Plan to send troops to Sudan scuttled
Dissonance between government agencies is to blame for the delay, which could put Korea further behind its Northeast Asian rivals in a competition to increase its presence in the oil-rich African country, sources said.
Seoul decided last year to send an engineering troop to the eastern African country to help the country after it gained independence from Sudan in July last year.
The United Nations Secretary General Ban Ki-moon requested Seoul’s help, and the government stated answering the call would send a signal to the international community highlighting Korea’s transformation from an aid-recipient to an international donor. But Seoul is yet to break ground to build a base for the troops in South Sudan.
“The rainy season will start in [South Sudan] in late May, making it difficult to build a base,” said a government official.
The government hasn’t drafted a bill seeking parliamentary approval for the troop dispatch, either. The 19th National Assembly, led by newly elected lawmakers, will convene its first session in June, but even if the bill passes then, at least several months will be needed for infrastructure building, the official said.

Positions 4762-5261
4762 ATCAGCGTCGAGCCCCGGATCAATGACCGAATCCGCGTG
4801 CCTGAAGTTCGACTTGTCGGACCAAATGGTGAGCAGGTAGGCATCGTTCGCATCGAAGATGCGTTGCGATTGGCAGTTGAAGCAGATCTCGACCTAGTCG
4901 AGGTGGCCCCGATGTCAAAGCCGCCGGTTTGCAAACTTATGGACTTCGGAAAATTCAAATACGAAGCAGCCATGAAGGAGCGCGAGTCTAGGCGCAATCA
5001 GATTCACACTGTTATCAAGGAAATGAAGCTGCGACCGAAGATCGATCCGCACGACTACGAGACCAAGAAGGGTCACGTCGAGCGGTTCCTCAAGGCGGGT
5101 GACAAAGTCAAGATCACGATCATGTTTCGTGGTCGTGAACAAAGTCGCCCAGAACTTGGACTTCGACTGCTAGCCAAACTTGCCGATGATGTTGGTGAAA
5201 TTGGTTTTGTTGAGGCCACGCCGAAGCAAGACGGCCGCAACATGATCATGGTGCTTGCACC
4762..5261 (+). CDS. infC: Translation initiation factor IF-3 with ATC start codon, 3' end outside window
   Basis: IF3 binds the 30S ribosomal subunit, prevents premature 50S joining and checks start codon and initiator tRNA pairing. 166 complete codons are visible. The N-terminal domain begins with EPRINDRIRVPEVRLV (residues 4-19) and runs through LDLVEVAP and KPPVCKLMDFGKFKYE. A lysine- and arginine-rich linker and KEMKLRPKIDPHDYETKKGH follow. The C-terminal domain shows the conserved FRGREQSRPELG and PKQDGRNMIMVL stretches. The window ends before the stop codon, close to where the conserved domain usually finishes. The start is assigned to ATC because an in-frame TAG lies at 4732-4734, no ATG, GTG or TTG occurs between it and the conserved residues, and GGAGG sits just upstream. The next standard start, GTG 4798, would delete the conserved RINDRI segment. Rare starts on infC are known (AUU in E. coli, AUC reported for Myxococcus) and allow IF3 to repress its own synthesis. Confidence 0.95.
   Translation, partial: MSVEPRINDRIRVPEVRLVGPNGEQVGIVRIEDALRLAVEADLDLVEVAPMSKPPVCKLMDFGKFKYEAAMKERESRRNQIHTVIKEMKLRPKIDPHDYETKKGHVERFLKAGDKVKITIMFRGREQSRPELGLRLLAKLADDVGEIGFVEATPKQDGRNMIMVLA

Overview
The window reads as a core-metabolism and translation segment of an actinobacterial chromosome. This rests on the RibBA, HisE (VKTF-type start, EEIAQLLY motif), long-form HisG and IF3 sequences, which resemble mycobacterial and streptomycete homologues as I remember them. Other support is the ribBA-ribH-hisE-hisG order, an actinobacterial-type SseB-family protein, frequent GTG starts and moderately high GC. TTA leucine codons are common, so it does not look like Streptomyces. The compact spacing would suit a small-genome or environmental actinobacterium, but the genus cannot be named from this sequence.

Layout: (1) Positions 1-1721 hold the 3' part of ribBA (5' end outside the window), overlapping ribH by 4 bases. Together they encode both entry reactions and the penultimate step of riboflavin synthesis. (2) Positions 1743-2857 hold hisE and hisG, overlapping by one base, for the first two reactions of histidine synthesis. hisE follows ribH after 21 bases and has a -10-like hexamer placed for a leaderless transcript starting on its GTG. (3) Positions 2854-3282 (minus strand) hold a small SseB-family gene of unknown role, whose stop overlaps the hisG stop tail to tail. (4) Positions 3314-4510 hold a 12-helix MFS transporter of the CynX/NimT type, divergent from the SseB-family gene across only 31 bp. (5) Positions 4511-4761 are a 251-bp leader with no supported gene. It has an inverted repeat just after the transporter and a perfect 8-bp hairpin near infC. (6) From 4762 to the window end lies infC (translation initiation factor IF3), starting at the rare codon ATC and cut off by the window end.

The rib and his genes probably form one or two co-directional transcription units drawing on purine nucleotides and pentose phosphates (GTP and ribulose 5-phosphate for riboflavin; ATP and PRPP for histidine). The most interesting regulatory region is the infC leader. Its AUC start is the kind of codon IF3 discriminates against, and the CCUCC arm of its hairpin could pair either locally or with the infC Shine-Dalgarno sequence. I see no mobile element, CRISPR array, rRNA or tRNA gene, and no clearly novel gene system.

“It is impossible to send the troops within this year,” the official said.
Japan promised to send a 200-strong Self-Defense Forces to South Sudan over the course of five years and its advance team arrived in the country early this year. China has nearly completed its preparation to send its troops to South Sudan.
Sudan, before it was split, had the fifth-largest oil reserves in Africa, and South Sudan has three-quarters of it. Diplomatic observers say support of peacekeeping activities by other countries is connected to diplomatic efforts to gain favor in the oil business with South Sudan.
The officials of the Ministry of Defense say the ministry has done everything it can regarding the troop dispatch and will wait for the Ministry of Foreign Affairs and Trade to act on it.
By Kim Su-jeong, Jeong Yong-soo [email@example.com]
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